Different reflexes, or variations, of the Hebrew root-word davar appear thousands of times in the Bible. Regarding over 90% of these occurrences there is never doubt that the word in question is directly related to "speech". In the previous posts I demonstrated how simple it is to see that most of the would-be anomalies are also related to speech, and are mistranslated as "thing", or "matter" etc. Simply replace "thing" with "tale" (or "telling"), in most cases, and you reach a very close reading of the Hebrew original.
In Deuteronomy 4:32, for instance, Moses urges the Israelites to remember the extraordinary story of the Exodus. Not the "thing" that happened to them since they left Egypt, but rather the "tale" of their unprecedented experiences:
"For ask now ... whether such a great tale as this has ever happened or was ever heard."
A test case for such a revised reading would concern a previous verse in the same chapter, where Moses refers to the "dvarim" (plural) that the Israelites "saw" with their own eyes (4:9). Verses like this one caused the mistaken understanding of davar in the first place, for how can one "see" a "telling"or a "tale"? Well, in an oral-lore culture that is exactly what you see: "the tales that you witnessed with your own eyes". This is why the end of the verse demands that these very tales, be transmitted--using speech of course--"to thy sons, and thy sons' sons"; oral lore par excellence. As the image below demonstrates, while, arguably, today we capture events primarily through pictures, in ancient times these pictures were made strictly of words.
Such an understanding leaves us with the final fraction of a percent of the uses of "davar" -- a scarce few verses out of thousands -- that are, admittedly, awkward to explain:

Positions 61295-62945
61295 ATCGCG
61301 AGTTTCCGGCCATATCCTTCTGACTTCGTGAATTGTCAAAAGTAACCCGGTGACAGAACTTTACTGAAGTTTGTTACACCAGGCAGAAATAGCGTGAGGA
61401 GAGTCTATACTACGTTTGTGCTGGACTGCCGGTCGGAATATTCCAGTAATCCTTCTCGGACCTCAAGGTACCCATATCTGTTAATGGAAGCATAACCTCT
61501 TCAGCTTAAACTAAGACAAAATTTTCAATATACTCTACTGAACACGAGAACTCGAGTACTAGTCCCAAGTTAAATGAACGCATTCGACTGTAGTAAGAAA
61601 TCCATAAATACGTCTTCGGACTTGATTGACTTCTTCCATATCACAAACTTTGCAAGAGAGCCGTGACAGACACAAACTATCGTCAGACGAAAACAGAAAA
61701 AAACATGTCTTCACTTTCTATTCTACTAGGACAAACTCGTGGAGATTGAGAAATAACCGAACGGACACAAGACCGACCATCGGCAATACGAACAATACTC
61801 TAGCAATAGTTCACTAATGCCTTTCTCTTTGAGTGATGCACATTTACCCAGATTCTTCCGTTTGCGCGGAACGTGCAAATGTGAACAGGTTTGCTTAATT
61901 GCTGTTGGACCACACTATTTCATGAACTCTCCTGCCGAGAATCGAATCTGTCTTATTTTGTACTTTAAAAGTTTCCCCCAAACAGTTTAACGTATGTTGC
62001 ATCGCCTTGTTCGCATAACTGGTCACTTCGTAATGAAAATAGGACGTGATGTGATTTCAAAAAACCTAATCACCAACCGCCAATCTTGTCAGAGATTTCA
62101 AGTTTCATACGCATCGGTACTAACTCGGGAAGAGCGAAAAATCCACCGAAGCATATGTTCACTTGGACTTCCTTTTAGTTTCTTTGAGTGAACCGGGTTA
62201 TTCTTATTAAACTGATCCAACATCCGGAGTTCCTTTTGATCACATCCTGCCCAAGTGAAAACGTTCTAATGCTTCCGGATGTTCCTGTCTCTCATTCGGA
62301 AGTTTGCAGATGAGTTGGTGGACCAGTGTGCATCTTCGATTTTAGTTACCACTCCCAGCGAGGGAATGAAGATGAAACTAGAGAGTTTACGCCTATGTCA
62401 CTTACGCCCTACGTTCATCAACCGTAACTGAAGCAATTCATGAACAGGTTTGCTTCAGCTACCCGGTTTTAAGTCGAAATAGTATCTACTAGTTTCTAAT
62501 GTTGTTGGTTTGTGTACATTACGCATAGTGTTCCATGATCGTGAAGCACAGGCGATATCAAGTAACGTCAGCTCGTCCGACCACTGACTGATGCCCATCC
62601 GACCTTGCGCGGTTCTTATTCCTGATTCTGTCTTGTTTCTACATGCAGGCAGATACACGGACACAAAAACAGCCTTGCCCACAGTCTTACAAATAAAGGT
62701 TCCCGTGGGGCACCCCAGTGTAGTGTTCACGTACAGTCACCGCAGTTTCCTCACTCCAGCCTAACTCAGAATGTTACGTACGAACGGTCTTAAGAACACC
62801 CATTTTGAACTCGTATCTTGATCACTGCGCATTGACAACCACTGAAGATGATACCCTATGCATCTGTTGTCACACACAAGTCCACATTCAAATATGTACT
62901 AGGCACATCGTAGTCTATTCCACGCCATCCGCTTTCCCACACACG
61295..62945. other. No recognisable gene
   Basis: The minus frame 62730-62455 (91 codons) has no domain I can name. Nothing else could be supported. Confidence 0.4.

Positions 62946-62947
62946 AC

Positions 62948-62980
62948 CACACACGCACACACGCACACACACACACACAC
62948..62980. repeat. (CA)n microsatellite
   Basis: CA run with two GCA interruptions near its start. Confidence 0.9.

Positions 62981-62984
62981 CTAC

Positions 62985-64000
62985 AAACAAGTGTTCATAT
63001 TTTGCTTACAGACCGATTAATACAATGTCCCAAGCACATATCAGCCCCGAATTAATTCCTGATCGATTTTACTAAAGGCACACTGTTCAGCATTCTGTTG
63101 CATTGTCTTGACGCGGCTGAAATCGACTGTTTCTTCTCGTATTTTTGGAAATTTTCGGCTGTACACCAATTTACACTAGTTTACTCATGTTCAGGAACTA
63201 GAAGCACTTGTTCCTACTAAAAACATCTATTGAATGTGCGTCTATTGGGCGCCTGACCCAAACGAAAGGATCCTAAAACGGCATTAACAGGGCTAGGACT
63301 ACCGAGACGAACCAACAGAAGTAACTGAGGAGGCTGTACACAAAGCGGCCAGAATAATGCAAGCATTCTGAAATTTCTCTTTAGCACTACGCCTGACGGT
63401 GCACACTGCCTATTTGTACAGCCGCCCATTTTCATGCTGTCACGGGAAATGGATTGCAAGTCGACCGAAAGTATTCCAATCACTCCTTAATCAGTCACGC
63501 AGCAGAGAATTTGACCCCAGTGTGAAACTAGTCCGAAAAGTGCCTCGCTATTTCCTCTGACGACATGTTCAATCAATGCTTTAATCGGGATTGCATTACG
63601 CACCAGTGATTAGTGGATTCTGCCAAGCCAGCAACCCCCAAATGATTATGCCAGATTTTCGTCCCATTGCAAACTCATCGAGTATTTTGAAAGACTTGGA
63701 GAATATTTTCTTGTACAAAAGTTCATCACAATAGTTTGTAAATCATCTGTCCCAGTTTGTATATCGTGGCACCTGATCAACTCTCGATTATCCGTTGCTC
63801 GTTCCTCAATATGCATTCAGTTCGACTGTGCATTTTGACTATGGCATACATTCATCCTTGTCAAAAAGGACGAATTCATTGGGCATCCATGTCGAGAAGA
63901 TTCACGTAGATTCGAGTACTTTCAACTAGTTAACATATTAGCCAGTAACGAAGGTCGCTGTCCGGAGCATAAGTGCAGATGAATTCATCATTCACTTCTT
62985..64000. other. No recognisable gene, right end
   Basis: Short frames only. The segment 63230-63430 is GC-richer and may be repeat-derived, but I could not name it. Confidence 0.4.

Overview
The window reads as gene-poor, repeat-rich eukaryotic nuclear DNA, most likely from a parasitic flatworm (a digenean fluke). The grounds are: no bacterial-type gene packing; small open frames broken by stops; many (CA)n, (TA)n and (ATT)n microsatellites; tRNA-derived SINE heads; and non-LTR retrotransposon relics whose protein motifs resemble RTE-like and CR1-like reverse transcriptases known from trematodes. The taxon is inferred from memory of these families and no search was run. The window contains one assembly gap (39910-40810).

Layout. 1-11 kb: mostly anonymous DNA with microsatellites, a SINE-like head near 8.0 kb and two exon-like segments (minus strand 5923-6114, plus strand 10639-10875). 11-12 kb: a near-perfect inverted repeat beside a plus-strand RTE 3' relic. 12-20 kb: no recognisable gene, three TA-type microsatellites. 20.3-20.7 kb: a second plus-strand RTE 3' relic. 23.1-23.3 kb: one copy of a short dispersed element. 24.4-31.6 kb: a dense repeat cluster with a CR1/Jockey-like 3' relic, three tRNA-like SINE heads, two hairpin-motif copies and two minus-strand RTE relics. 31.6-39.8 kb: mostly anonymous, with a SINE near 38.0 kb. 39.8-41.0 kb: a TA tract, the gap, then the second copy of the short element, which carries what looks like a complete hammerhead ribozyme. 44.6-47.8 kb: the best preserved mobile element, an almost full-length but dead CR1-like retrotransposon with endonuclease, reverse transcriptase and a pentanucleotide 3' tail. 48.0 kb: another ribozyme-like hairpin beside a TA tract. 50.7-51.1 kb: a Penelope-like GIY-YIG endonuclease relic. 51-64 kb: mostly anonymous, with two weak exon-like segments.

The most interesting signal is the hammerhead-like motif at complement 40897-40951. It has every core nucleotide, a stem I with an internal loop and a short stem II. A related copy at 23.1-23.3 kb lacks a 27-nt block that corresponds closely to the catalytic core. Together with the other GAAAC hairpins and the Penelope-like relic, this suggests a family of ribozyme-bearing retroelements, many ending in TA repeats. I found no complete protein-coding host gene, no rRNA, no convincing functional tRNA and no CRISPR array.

Exodus 9:4: "And the LORD shall sever between the cattle of Israel and the cattle of Egypt: and there shall no-davar die of all that is the children's of Israel."
Leviticus 5:2: "If a person touches any unclean davar, whether it is the carcass of an unclean beast, or the carcass of unclean livestock... he also shall be unclean and guilty."
Numbers 31:23: "Every davar that may abide the fire, you shall make it go through the fire, and it shall be clean."
Deuteronomy 23:20: "You shall not charge interest to your brother--interest on money or food or any-davar that is lent out at interest."
To achieve unanimity one would have to say that (a) the first verse refers to a "death-sentence", or lack thereof; (b) the second verse refers to an article "pronounced" unclean by a priest; (c) the third verse refers to something "pronounced safe" for fire; (d) the final verse refers to verbal agreements of terms.
Allow for these, and you resurrect dramatic new meaning regarding hundreds of other verses where the "speech factor" involved has been smudged out by translating "davar" as "thing." I believe that in biblical Hebrew (unlike in later times) the term never had such a speechless meaning. Ever.